Several methods have been used to calibrate the orientation angles, either in the lab or in the field, with varying levels of success . However, there is no single, universal, terrestrial calibration method, and each method comes with a host of challenges. For example, for a telescope like Polarbear, the Fraunhofer distance is 4 km. Even with mountainous local terrain, there is no suitable place at this distance to install a polarized microwave source that would be above the lower telescope’s observable elevation limit. Measurements at a closer distance are difficult due to the high loading on the bolometers (due to the low elevation required to observe them) as well as reflections off of the ground. Furthermore, extrapolation of polarization orientation angles measured in the near-field to the far-field is daunting, and requires highly accurate physical optics modeling. A stable, polarized astrophysical source would be an ideal calibrator. Though there are many well studied polarized sources, we require a source that is both bright enough and large enough to be observed by the relatively course resolution of CMB telescopes (for example, the Polarbear beam size is 3.5).
The Crab Nebula is an extended supernova remnant at a distance of 2 kpc that emits highly polarized radiation in microwave frequencies . Using the 30 meter IRAM telescope, the spatial polarization distribution at 90 GHz was measured with an absolute polarization accuracy of . This systematic error is five times larger than what can be achieved by the Very Large Array (VLA) using Mars as a polarization calibrator . Although the flux is assumed to change with frequency as a power-law, the polarization angle has been shown by WMAP to be constant at the degree-level . High-precision polarization measurements of the Crab Nebula at radio and microwave frequencies would be an invaluable method for calibrating polarization angles of CMB telescopes.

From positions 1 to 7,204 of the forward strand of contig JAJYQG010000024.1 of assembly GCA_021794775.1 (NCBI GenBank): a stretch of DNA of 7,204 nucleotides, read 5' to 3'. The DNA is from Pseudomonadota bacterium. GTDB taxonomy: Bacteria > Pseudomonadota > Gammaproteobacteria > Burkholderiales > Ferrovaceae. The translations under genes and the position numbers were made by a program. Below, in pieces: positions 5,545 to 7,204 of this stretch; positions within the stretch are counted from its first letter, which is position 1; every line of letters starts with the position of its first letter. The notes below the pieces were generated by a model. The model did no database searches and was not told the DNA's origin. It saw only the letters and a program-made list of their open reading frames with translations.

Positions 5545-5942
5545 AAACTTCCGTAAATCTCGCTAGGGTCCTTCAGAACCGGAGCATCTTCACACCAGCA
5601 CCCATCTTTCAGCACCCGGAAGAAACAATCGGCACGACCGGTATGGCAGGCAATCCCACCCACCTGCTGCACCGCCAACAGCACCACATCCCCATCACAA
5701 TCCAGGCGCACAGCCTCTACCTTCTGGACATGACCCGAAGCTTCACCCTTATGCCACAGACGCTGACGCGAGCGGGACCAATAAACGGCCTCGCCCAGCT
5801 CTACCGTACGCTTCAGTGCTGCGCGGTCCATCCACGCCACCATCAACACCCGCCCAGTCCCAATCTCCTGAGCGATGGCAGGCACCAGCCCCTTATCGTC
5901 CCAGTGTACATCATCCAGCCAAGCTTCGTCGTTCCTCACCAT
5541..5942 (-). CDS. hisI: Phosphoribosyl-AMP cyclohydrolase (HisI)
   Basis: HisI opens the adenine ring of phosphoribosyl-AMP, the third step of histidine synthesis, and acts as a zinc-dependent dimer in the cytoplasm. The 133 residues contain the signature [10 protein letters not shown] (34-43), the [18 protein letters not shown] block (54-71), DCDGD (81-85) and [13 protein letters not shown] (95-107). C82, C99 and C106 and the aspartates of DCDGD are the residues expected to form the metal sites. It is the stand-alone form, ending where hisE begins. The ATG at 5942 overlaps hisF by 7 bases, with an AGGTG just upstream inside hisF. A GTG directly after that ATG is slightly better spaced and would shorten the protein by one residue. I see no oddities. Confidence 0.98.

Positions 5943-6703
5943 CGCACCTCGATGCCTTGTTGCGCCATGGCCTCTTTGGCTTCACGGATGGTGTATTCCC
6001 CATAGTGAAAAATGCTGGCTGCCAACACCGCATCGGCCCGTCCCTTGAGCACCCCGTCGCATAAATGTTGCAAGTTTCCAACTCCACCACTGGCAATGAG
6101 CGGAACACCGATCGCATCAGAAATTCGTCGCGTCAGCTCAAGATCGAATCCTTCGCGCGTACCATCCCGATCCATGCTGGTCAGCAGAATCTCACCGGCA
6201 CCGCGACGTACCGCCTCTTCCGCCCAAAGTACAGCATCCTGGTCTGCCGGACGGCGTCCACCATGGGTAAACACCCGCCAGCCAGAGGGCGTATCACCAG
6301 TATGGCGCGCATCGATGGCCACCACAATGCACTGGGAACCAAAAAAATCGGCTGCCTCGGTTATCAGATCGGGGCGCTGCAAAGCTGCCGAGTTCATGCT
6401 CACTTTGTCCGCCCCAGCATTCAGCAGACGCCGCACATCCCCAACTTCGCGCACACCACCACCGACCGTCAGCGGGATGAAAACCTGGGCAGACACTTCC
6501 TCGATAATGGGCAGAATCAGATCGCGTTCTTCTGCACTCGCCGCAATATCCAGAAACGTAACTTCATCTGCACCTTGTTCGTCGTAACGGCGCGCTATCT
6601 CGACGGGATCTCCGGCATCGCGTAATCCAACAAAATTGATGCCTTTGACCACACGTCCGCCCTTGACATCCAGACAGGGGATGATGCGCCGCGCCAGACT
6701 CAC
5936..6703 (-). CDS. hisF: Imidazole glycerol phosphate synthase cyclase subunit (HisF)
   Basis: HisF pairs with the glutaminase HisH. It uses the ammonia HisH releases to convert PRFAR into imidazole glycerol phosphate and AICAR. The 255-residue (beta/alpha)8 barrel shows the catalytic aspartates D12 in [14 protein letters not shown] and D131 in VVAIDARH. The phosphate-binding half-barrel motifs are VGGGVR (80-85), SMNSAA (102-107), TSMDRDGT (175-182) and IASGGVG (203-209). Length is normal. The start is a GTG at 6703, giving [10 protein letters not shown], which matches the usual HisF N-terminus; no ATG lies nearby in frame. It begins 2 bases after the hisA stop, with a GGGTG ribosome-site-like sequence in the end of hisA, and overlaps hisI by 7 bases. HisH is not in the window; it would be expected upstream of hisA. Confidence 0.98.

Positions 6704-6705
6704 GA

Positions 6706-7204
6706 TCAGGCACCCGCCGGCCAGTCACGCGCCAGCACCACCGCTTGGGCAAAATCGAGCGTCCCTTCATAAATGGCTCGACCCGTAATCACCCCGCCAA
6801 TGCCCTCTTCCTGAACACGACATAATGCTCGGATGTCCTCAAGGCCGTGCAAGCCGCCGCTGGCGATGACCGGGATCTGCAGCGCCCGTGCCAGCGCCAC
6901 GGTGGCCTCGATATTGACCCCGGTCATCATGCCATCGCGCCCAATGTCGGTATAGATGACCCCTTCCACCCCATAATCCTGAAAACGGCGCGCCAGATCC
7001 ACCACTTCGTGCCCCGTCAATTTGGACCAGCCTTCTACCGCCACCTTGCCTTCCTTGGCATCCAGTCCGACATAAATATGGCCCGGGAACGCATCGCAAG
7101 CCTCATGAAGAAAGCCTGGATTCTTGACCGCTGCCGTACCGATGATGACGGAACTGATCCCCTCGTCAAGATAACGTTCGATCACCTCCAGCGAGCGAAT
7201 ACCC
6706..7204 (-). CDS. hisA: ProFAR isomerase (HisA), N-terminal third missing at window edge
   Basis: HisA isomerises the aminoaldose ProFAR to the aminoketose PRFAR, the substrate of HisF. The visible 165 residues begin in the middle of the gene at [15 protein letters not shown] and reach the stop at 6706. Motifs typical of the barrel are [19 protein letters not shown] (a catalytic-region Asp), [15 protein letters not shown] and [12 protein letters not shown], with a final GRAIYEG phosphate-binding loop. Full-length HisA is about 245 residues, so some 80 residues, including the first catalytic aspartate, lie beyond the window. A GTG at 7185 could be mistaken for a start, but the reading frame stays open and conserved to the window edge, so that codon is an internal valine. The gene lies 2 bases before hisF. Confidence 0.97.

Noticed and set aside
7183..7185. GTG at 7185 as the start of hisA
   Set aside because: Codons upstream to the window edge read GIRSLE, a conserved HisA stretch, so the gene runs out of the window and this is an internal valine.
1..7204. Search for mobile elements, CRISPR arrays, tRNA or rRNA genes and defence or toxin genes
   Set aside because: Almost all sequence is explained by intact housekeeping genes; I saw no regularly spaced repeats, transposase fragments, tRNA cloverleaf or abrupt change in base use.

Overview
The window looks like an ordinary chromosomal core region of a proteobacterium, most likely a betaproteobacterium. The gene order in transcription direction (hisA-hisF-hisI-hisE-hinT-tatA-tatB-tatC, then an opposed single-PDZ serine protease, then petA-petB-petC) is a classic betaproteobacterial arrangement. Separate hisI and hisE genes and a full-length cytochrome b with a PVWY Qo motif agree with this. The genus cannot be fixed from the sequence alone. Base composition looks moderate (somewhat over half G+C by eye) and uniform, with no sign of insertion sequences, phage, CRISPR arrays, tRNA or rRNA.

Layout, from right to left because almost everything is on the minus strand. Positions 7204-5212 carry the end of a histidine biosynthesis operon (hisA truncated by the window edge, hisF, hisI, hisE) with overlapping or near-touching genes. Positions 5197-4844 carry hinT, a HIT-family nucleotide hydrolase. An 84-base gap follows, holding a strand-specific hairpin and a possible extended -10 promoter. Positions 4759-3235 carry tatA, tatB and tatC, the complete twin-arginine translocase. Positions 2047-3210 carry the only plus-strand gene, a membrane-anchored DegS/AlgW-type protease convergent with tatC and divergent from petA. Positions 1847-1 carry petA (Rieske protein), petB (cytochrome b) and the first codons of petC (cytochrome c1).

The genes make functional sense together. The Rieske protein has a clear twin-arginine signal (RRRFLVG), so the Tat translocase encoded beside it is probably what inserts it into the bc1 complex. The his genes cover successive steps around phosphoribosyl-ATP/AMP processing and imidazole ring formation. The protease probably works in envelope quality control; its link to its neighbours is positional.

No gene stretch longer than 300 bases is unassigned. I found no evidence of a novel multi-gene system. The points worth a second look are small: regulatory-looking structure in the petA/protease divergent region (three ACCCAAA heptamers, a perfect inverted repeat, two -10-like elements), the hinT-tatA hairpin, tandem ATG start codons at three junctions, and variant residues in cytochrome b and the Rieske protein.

The current achieved level of precision corresponds to a spurious -mode signal as strong as at 1 significance. For current and future telescopes that expect to probe this region of , this level of uncertainty is unacceptable. We note that the recent Planck LFI and HFI results reinforce that the IRAM measurement of the Crab Nebula is the limiting factor for determining polarization orientation calibration for current CMB telescopes.